WOONSOCKET – The School Committee balked at cutting school lunch monitors on Wednesday as the next step in reducing local school spending, but will seek to make changes in the health care coverage held by retired school department employees.
The decisions came Wednesday as the School Committee considered several matters related to the school department's ongoing budget problems and seemed to indicate a growing concern among some of the panel's members that student needs are being pushed aside in the effort to address funding shortfalls.
The plan to cut lunch monitors at both the elementary and secondary level had drawn opposition from Pothier Elementary Principal Donna Coderre and Tom Lambert, president of the support staff union, as the meeting began.
Coderre told the committee members the part-time lunch monitors are the lowest paid employees in her school and yet help “make a big difference in our day” while supervising the school's students as they eat lunch each day.
Without the monitors, Coderre said, the school's teachers and administrators would be drawn away from academic and administrative duties to fill in the gap.
“We are cutting services when we need more revenue,” Coderre said.
Lambert, support staff union Local 1137 president, said the layoff of the lunch monitors would follow cuts in teacher assistant posts and custodians that eliminated 10 positions last year.
The reduced staffing already in place would make it difficult for custodians and maintenance personnel to fill in for the lunch monitors at lunch time, he noted.
“There is also a safety factor with the children,” Lambert added, while pointing to the reduced number of staff members in the schools.
When the panel took up the matter later in the meeting, School Committee member Christopher Roberts requested that the item be tabled for more study.
The problem facing the School Committee remains one where either the panel must “reduce expenses or increase revenues,” Roberts said. But while the layoff of the monitors would result in a spending cut, he said, he was willing to meet with School Superintendent Giovanna Donoyan to determine if savings could be found in another manner.
School Committee Chairman Anita McGuire-Forcier and School Committee member Vimala Phongsavanh had also raised concern over the loss of lunch monitors and joined Roberts in tabling the matter.
While a majority of the committee appeared to be unwilling to cut a service directly affecting children, the panel did approve Roberts’ and McGuire-Forcier's bid to seek changes in the medical benefits enjoyed by the school department's retired employees.
Roberts said he desired to send the retirees a letter noting that the city is facing “unprecedented” fiscal challenges and cash flow problems, and that those unresolved matters are threatening to put the city into state-managed receivership.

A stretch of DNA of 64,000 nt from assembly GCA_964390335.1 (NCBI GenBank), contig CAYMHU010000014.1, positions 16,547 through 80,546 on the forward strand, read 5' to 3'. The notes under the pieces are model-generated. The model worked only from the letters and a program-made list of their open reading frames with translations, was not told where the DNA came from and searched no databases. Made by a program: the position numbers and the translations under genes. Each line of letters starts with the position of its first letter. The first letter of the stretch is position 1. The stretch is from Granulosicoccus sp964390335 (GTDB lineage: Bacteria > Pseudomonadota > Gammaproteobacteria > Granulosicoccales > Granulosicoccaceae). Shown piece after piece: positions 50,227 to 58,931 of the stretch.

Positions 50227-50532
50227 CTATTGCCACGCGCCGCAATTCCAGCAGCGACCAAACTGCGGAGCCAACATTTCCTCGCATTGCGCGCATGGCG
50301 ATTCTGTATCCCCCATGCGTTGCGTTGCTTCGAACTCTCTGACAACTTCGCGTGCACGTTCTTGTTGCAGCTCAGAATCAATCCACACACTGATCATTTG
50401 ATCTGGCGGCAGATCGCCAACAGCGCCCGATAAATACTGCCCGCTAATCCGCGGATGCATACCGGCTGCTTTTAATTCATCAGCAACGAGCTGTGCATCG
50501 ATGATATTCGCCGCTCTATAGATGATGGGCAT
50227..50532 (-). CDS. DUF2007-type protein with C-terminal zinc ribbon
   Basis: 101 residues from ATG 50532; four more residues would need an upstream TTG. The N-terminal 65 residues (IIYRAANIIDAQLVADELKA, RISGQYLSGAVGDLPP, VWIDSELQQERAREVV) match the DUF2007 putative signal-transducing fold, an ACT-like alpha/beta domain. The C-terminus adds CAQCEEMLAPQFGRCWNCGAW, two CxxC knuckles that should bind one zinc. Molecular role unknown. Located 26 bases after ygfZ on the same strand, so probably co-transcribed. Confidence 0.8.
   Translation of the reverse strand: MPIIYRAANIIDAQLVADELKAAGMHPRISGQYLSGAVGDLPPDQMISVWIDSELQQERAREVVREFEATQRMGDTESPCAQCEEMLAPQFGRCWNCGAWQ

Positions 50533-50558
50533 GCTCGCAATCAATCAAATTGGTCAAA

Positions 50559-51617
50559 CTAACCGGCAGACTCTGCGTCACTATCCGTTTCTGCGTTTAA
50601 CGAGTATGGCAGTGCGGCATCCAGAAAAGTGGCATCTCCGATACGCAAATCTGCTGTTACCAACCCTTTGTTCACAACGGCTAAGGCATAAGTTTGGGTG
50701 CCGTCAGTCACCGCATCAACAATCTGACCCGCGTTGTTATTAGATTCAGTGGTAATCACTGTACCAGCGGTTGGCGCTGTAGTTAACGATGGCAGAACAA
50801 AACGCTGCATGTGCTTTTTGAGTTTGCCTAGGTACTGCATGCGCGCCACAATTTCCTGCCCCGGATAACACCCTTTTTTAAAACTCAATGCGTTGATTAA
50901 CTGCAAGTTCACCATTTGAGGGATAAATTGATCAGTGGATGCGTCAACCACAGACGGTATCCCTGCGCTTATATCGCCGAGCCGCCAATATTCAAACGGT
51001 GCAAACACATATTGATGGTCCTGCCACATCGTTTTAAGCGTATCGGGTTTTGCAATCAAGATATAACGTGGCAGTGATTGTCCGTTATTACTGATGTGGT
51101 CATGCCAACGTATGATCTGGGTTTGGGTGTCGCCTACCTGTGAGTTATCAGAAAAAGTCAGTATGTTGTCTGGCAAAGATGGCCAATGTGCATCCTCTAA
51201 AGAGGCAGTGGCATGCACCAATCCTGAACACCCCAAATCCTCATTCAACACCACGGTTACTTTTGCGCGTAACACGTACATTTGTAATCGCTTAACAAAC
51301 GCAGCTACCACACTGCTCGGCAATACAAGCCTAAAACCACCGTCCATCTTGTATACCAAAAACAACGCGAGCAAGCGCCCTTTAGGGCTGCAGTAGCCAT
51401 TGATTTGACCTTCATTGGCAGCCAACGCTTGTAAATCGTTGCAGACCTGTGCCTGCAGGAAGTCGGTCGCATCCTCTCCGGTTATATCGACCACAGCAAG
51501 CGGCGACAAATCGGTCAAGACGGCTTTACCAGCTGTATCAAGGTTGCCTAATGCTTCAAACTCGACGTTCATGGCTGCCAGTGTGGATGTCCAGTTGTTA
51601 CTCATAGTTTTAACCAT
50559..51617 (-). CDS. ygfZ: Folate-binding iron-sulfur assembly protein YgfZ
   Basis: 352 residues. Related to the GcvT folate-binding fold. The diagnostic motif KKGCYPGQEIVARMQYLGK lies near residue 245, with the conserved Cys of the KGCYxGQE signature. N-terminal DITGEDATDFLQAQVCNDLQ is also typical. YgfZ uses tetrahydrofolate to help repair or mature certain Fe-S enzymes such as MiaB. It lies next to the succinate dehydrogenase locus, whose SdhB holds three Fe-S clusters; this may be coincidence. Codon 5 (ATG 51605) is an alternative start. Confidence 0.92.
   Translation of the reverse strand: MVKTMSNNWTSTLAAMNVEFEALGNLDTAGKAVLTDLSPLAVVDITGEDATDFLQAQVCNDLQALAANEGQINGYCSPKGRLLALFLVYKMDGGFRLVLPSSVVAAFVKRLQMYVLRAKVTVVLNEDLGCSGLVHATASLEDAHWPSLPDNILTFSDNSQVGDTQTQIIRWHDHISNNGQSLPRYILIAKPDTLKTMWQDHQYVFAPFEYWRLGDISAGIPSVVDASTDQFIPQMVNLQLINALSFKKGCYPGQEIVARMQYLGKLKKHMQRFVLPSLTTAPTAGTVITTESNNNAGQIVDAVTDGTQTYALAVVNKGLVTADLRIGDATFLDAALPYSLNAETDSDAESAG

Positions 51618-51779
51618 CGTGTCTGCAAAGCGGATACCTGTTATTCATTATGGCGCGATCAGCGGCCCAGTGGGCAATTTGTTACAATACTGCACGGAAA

The School Committee also learned Wednesday that its unpaid transportation bills had prompted its bus contractor, Durham Transportation, to submit a letter to the department indicating all busing services would be terminated if the department's outstanding bill of more than $506,000 was not paid by April 5. The committee, in turn, moved to put off consideration of a contract extension with the company until the unpaid bill is resolved.
Roberts said it may be necessary to require retirees, who currently do not pay a co-payment on their medical coverage, to accept one as help in the city's efforts to solve its budget crisis. The court-appointed receiver for Central Falls put retiree benefits changes into place in that community that were more severe than the savings being sought from local retirees, according Roberts. Changing the benefit structure for the school department's 200 retirees has been repeatedly raised by Mayor Leo T. Fontaine as a potential savings for the city. Roberts said the city currently pays about $2 million annually to provide the coverage.
“I would hope we could come to amicable terms,” Roberts said, suggesting savings for the city could be negotiated with the group. The alternative would be for the city to impose the change and then seek to resolve any challenge of the move in court, according to Roberts.
Phongsavanh said she would be willing to support sending the letter but only as a first step in a dialog with the retirees.
“I would vote in favor of this to get the conversation rolling,” she said. The panel's five members subsequently voted to send the retirees a letter seeking such discussion.
While talking about the many issues confronting the panel on Wednesday during committee member comment, Phongsavanh said she has become concerned about the tone of the discussion in the community regarding school matters and suggested that the panel has been putting all of its energies into budget concerns rather than the educational issues facing students.
All too often in recent months the discussions of school matters have carried an undertone of hatefulness toward the parties involved and that is not the example the committee or community should be giving its young people, Phongsavanh offered.
“We need to bring credibility back to the city and bring pride back to the city, and move our community forward,” she said.
Donlon, who had joined Phongsavanh and School Committeewoman Eleanor Nadeau in turning down a request from Roberts and Forcier for a State Police review of the school department's budget deficit and past administrative leadership, said he believed the school department's budget problem has been and remains a lack of sufficient funding to meet student needs.
“There is no misappropriation of money. No money is missing,” said Donlon, a retired city juvenile detective. “We just don't have the money; that is the problem,” he said.